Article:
Saturday, April 22, 2023






Darlington is a fly spot of an inner-city suburb of Sydney located about 3 kilometres south of the Sydney central business district. It is part of the local government area of the City of Sydney. At the time of its incorporation in 1864, it had the distinction of being the smallest municipality in the Sydney metropolitan area, at a mere 18 hectares (44 acres). Today it covers about 38 hectares (94 acres). Darlington is bordered by City Road, Cleveland Street, Golden Grove Street, Wilson Street and Abercrombie Street.


Name origin:

The earliest recorded British history of Darlington is linked to school purposes when in 1789, Governor Arthur Phillip received instructions from England to set aside land in the new penal colony for church and school use.

In 1819, fifty two acres of land was given to William Hutchinson by Governor Lachlan Macquarie.

In 1835, a 28 acres land grant was made to William Shepherd by Governor Richard Bourke. It had been promised earlier in 1827 by Governor Ralph Darling and, in his honour, Shepherd named the fruit and flower farm he established 'Shepherd's Darling Nursery'.

His nursery is still remembered today in many Darlington street names such as Ivy, Pine, Myrtle, Rose, Vine and Shepherd Streets.

By 1844, the Hutchinson estate, much of Shepherd's Nursery and a portion of the adjoining 96 acre land grant to William Chippendale comprised much of present-day Darlington.

The origin of the suburb's name is arguable, possibly being derived from Governor Ralph Darling and the Darling Nursery, or from William Vane, 3rd Earl of Darlington, a well known British politician during the early years of the New South Wales Colony.

Governor Ralph Darling

William Vane



Cleveland Street, which eventually became the formal dividing line between the older suburb of Chippendale and the newer one of Darlington, was not completely surveyed until the mid-nineteenth century, and in 1860 there were fewer than a dozen houses on this road. By 1880 terraces had begun to appear, and there were four pubs, though free-standing cottages and some vacant land still remained.

In 1842 this street had been gazetted as the boundary road for the City of Sydney. When residents south of this line petitioned in 1864 to become part of the City, their request was rejected, and so they formed their own separate, tiny municipality.

The last open land, Shepherd's nursery, was subdivided in 1883, and the area was rapidly built out with mean working-class terraces and narrow streets.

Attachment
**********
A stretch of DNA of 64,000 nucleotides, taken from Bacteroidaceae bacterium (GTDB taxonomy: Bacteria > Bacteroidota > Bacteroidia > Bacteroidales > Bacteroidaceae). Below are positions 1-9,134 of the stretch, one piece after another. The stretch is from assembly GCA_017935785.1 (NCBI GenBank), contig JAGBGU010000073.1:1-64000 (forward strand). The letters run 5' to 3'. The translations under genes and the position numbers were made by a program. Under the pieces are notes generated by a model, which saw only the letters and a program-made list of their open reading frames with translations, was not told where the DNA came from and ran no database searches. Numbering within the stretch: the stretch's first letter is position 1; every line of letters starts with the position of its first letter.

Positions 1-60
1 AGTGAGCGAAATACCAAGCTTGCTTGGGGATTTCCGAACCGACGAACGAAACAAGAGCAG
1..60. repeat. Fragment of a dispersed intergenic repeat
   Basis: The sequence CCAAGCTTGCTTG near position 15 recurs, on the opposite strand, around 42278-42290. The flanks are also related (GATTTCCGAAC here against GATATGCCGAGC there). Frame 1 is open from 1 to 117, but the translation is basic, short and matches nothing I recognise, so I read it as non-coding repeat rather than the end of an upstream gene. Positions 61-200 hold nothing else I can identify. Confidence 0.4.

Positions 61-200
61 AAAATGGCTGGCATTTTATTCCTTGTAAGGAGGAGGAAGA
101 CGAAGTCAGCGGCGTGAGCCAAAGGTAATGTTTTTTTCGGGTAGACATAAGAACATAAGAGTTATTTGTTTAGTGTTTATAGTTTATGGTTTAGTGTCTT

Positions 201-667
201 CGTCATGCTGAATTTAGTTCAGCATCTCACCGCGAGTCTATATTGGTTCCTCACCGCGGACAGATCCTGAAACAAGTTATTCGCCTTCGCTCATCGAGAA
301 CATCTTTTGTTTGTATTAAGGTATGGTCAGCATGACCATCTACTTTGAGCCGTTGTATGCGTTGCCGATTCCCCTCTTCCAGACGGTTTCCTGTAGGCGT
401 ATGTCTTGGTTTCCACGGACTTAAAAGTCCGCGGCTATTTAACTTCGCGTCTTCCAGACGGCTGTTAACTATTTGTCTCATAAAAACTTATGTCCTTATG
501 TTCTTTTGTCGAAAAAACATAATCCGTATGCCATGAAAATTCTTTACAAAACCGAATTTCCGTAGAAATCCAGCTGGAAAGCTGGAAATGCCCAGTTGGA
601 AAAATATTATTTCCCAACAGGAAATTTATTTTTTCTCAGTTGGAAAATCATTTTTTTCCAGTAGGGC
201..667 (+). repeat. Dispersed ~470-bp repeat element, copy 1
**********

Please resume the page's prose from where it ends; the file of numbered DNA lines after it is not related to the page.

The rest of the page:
By 1885 the council had sewered the municipality, and by 1890 the roads had been sealed. The area was well served by trams, and work was provided by the Eveleigh railway workshops, opened in 1882, and factories, especially in Chippendale.

In 1948 Darlington was amalgamated with the City of Sydney, subsequently spending time in the South Sydney municipality from 1968 to 1982 and from 1988 to 1992.

The University of Sydney, which adjoined Darlington, viewed the area as essential to its expansion after World War II, resulting in obliteration of much of Darlington rather than gentrification as in other suburbs. It acquired 'special zoning rights' under the County of Cumberland Planning Scheme, adopted in 1951, and from 1958 it began acquiring Darlington properties. In 1960 the state formally permitted it to buy up all land in a specified area of 36 acres (14.5 hectares), without regard to the usual planning regulations. At the time, this area included 416 houses, 28 house/shops or shop-only buildings, 47 factories, five pubs, a dance hall, the Royal Institute for the Deaf, Dumb and Blind, the Darlington Town Hall, post office and public school. This decision blocked further development in the area, and generated widespread uncertainty for residents and local businesses.

By 1970 most of the 36 acres had been acquired with federal government funds made available through the Universities Commission, while beyond this zone the university used its own funds to buy additional residential land. The university's push into Darlington was destructive for the community, which witnessed a steady collapse in amenities. At first properties were left vacant, but vandalism and the bad image for the University that resulted from this practice led to a new policy of immediate demolition. This led to the equally unattractive proliferation of vacant weed-infested land where once people had lived.